Source: US State of Missouri
Back in the District
The halls of the Missouri State Capitol are quiet again, following the week-long extraordinary session in mid-September. Instead, lawmakers are back home, spending time in their respective districts, connecting with constituents and listening to their concerns.
Recently, I had the pleasure of joining with the good folks at Recovery Lighthouse of Warrensburg, as they marked the 30th annual observance of National Recovery Month. On August 13, the president signed a proclamation urging all Americans to raise their awareness of alcohol- and drug-addiction recovery during the month of September. On Friday, Sept. 20, I presented a Senate resolution of support during a brief ceremony at the Johnson County Courthouse.
A non-profit substance abuse recovery support agency, Recovery Lighthouse serves residents of Johnson and Pettis County. It was an honor to present their staff this resolution and thank them for all of the hard work they do to create awareness and help people who seek recovery.
I’ve always advocated for funding for these programs as a member of the Senate Appropriations Committee, and it was gratifying to join in the president’s recognition of recovery programs, such as Recovery Lighthouse.
Money for Energy Savings
Public schools, not-for-profit hospitals, water and sewer districts and other governmental entities are eligible for low-cost loans to pay for energy efficiency improvements through the Missouri Department of Natural Resources. Since 1989, DNR’s Division of Energy has provided more than $112 million in financing that has resulted in nearly $200 million in savings so far. More than 600 public entities have taken advantage of the program.
Recipients are able to borrow money at below-market rates to fund installation of high-efficiency lighting, improvements to heating and air conditioning systems, renewable energy projects and other energy-saving upgrades. By borrowing money from DNR, these government organizations free up tax dollars for other capital improvements, while realizing long-term reductions in their energy expenses.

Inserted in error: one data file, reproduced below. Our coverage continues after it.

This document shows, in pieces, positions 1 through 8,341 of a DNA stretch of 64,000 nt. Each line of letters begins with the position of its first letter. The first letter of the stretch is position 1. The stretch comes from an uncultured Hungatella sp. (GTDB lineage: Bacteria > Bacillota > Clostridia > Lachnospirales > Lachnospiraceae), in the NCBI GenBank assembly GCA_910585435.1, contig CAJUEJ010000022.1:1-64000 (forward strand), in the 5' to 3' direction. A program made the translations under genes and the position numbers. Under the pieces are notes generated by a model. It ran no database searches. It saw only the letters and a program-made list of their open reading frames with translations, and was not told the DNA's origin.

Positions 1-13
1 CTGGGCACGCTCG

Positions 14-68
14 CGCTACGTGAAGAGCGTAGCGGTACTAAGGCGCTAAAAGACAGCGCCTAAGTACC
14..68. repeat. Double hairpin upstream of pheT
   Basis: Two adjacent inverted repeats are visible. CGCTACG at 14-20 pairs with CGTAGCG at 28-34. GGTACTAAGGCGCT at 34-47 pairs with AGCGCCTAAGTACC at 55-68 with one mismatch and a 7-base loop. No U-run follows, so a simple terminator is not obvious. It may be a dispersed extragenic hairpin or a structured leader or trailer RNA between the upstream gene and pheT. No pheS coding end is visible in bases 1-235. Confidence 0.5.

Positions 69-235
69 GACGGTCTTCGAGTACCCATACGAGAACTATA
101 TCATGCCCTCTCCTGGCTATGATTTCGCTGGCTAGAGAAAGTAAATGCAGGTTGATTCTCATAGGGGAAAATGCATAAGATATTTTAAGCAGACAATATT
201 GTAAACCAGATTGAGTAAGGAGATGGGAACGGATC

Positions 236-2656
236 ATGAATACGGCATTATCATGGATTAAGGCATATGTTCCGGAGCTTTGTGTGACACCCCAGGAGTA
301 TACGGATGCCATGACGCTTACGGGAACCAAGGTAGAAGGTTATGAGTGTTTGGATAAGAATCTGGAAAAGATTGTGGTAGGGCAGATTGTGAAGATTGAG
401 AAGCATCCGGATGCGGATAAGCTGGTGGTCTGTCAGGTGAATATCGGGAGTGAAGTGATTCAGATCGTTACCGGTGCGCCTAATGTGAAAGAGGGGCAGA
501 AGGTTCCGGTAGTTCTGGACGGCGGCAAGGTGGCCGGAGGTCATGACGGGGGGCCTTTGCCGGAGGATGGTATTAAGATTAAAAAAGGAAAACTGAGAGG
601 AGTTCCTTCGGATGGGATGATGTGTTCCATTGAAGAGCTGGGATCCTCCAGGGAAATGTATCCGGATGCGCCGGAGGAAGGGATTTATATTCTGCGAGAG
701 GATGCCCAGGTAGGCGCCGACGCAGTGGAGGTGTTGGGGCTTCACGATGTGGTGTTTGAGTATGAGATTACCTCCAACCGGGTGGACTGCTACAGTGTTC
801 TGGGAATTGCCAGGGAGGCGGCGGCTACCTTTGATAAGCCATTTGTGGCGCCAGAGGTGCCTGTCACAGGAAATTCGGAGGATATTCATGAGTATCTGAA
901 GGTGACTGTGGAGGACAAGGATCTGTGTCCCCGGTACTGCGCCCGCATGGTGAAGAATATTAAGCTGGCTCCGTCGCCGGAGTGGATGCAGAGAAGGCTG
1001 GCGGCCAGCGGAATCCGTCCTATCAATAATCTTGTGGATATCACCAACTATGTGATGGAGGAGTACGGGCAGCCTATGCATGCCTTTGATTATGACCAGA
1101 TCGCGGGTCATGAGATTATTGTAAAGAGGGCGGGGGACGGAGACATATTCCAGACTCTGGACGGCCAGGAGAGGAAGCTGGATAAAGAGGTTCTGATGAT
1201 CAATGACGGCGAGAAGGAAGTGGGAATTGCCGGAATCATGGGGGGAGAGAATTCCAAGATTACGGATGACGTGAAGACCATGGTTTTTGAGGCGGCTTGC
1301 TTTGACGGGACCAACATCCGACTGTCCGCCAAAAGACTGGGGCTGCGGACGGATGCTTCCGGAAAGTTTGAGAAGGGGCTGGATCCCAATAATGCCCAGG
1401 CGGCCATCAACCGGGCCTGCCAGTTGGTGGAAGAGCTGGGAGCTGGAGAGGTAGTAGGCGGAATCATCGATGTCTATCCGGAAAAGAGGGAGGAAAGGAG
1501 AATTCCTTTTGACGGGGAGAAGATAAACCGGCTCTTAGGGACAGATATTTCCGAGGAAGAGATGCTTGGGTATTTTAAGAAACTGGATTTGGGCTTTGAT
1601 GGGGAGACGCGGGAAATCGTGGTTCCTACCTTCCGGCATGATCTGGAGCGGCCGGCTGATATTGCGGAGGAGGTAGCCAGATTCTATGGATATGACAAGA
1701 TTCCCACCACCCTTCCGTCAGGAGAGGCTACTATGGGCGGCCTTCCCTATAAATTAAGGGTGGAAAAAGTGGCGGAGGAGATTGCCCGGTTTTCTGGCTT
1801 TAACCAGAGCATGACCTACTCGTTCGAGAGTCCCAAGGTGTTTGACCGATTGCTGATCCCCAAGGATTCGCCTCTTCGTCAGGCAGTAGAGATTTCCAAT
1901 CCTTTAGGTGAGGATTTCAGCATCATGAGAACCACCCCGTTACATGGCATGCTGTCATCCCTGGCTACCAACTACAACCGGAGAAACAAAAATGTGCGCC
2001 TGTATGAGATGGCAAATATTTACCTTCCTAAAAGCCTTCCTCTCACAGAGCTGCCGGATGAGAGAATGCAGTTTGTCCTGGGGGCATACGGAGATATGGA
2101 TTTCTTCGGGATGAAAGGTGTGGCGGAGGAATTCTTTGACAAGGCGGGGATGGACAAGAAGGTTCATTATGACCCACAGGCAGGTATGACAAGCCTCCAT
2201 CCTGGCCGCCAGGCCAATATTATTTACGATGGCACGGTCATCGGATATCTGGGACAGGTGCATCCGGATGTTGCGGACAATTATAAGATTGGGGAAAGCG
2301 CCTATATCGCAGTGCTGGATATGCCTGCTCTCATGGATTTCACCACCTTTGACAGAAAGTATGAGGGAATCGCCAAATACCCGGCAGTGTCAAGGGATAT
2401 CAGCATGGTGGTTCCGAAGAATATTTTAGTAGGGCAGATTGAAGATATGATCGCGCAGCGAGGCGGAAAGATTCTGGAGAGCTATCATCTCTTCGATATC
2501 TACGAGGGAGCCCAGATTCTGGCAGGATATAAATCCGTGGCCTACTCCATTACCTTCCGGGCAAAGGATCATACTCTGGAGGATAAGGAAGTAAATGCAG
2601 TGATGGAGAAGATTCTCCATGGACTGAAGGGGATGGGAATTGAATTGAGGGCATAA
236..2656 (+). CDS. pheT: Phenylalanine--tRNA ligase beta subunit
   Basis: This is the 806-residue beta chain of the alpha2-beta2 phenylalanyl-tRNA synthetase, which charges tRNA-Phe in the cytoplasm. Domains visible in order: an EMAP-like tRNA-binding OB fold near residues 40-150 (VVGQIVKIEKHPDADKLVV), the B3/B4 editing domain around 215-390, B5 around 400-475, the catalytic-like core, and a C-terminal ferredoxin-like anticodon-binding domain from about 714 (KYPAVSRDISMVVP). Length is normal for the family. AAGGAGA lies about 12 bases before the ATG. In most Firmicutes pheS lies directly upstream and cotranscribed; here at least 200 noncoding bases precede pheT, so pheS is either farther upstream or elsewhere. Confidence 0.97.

For more information about low-interest loans for energy efficiency projects, please contact the Division of Energy at 855-522-2796.
A Guide to Fall Colors
As the days get shorter and cooler, Missouri’s landscape turns to a kaleidoscope of leaves and foliage. Many Missourians like to plan day trips around fall colors, but predicting when and where to travel can be difficult. The Missouri Department of Conservation can help.
The department’s website provides updates on the progress of fall colors and offers suggestions for public lands to visit. As this report is being prepared, the website says fall color changes have begun in fields and along roadsides. The site recommends the Rudolf Bennitt Conservation Area near Fayette as one likely spot to see goldenrods, Virginia creeper and smooth sumac beginning their annual transformation.
Typically, fall colors peak in Missouri around mid-October, but the changes happen gradually throughout the state. The entire fall color season usually lasts about six weeks statewide, with the changes beginning in the northern portions of the state and progressing south as temperatures drop. For the latest updates of Missouri’s fall colors, visit nature.mdc.mo.gov/discover-nature/fall-colors.
As always, I appreciate hearing your comments, opinions and concerns. Please feel free to contact me in Jefferson City at (573) 751-4302. You may also email me at firstname.lastname@example.org.